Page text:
Bali Sea - 08° 00' 03" S 114° 36' 57" E

Our big, blue beautiful ocean is covered in rubbish. Flotsam and jetsam are everywhere.

Not the cool stuff from sea shanties such as coconuts, planks from wrecked ships and half sunken treasure chests. Instead we have polystyrene and plastic bottles for water, motor oil, dishwashing detergent and any other product imaginable and plastic bags and Maggi noodle packages and coat hangers and chip packets spread out like a magic carpet on the water. Birds rest on the clumps of string and bottle caps, polystyrene cups, matted rope, plastic pails, chunks of wood, propane bottles and even a VHS movie box.

What surprises us is the number of shoes. Every clump of crap will contain a shoe or two, all shapes, sizes and colours, from a purple sandal with barnacles to a hot pink child’s Croc and a man’s work boot.

The Malacca Strait

This is a much more apparent situation than the Pacific Garbage Patch, which seems to be more widely known about, even though crossing through it isn't as evident.  The Malacca Strait was bad, particularly when passing river mouths. The Java Sea was remarkably rubbish free which can be explained by fewer islands and less dense population but coming ashore, the story was very different. Rubbish everywhere. Even on the tiny dot of an island, Bawean, over 70nm from the next landfall, the beaches were overrun.

Klang River, Malaysia

We COULD smugly sit back as members of a developed nation and declare our lack of impact because we sort our recycling and would never throw a wrapper on the ground. But something we have learned on the boat is that carefully-carried-out-of-nature-piece-of-rubbish still has to go somewhere. We wouldn’t dream of throwing plastics overboard ... yet will land them ashore on a small island that likely lacks waste management infrastructure. Is our plastic Coke bottle really going to end up disposed off in a responsible way? Unlikely.

Stream in Bawean, Indonesia

So it has got us thinking what packaging we bring onto the boat and how we can eliminate the plastics. Even my obsession with ziplock bags has been challenged. A ziplock is so handy, waterproof(ish), airtight and can be used over and over again. Eventually, however, even with the most zealous washing and reusing, the ziplock will need to be disposed of. Alternatives such as glass and paper are not really viable on a sailing boat nor is composting. What we can do quite simply, however, is reduce our use of plastics. By taking small actions, we can bring less plastic onboard and thus less to store and dispose of.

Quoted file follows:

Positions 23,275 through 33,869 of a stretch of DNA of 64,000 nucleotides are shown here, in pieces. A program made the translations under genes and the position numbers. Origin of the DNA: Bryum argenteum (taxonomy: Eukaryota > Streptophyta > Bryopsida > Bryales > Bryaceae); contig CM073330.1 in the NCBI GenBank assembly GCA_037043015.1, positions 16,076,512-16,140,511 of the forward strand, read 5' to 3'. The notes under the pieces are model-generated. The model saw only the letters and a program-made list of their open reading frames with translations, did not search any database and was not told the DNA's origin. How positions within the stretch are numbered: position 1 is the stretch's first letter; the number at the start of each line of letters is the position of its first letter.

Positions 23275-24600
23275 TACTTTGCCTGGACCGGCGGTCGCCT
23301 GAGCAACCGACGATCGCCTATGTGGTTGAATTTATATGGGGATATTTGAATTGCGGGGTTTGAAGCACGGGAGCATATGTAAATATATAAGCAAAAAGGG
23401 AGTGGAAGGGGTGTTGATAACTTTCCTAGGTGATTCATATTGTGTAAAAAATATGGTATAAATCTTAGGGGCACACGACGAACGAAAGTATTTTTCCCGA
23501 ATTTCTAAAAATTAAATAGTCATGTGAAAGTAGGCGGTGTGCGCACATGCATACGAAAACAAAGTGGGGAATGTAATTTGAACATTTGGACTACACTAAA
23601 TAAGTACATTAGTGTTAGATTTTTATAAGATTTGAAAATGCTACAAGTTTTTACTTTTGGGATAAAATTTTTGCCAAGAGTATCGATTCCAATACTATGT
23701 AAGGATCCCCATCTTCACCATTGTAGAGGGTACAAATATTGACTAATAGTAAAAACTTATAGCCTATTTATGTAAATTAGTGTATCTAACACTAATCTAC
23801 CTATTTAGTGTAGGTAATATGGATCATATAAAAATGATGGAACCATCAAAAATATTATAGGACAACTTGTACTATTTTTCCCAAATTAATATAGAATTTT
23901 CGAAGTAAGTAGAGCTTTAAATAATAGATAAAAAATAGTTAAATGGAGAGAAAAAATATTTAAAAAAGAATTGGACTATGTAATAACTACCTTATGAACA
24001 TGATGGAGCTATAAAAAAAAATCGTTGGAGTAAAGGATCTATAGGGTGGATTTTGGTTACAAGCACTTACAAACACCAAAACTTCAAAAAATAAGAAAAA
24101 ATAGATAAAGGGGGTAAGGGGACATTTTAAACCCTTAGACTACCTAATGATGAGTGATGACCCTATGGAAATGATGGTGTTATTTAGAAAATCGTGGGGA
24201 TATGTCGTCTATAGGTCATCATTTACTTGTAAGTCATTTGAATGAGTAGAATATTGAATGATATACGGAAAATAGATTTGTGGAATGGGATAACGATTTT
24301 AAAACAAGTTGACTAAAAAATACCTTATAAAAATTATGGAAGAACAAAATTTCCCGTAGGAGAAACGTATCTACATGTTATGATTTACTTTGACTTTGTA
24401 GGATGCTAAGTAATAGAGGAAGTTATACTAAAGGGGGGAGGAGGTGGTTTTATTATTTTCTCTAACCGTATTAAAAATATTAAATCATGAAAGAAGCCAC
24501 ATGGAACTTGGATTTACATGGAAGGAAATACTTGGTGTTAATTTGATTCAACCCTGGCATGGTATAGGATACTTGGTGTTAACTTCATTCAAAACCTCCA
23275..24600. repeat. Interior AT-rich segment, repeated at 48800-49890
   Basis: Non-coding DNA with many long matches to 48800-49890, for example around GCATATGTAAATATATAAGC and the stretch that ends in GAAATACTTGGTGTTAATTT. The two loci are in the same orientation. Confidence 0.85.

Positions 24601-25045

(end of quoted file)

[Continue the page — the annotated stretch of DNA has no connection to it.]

What we do:
  • We do not buy water.
  • The watermaker (which we have aboard Popeye) water is great to drink and we use our cycling bottles to take water ashore when we go.
  • We watch for products that are double packaged. There is often a plastic interior wrapper. We note the brands and try others.
  • We shop for fruit and vegetables in the local markets using our baskets and bags. Many supermarkets require the produce to be weighed and then sealed in a plastic bag. We also buy produced packaged by nature – bananas, watermelon, dragonfruit - anything that needs peeling does not need a package.
  • We try to avoid meat packaged on polystyrene trays. We just cannot bring ourselves to buy the meat at markets, un-refrigerated, flies, etc… In some supermarkets the meat is not prepackaged so you can buy bulk amounts using one plastic bag rather than a single bag per serve.
  • We take our own egg cartons – eggs are purchased individually and they will be packed into a plastic bag if you haven’t a carton.
  • We buy beer in cans and avoid pop/soft drinks.
  • We give our used engine oil to fisherman (which they then re-use) but are yet to solve the disposal of fuel/oil/water filters

We are a far cry from perfect but now we have seen first hand the amount of trash in even remote seas, we are much more conscience of our waste.  We have talked with some of the locals who have traveled outside of their community and are working to educate (some in big ways, some in small ways) those around them.  This gives us hope and we would do whatever we could to help them.

This adventure has provided a huge amount of enjoyment for both of us, as well as some opportunity for self-reflection.  I'm sure we can be richer for it.


  1. Great point about recycling. Sylvia and I struggle with this thought as well. Just because we sorted it doesn't mean the life cycle is over. Better to reduce. I think we are going to start composting soon although we have some hurdles to think about. Not easy but applaud you for thinking about it and doing what you can. I can't get over how much trash there is in the water even the relatively pristine waters we were in.


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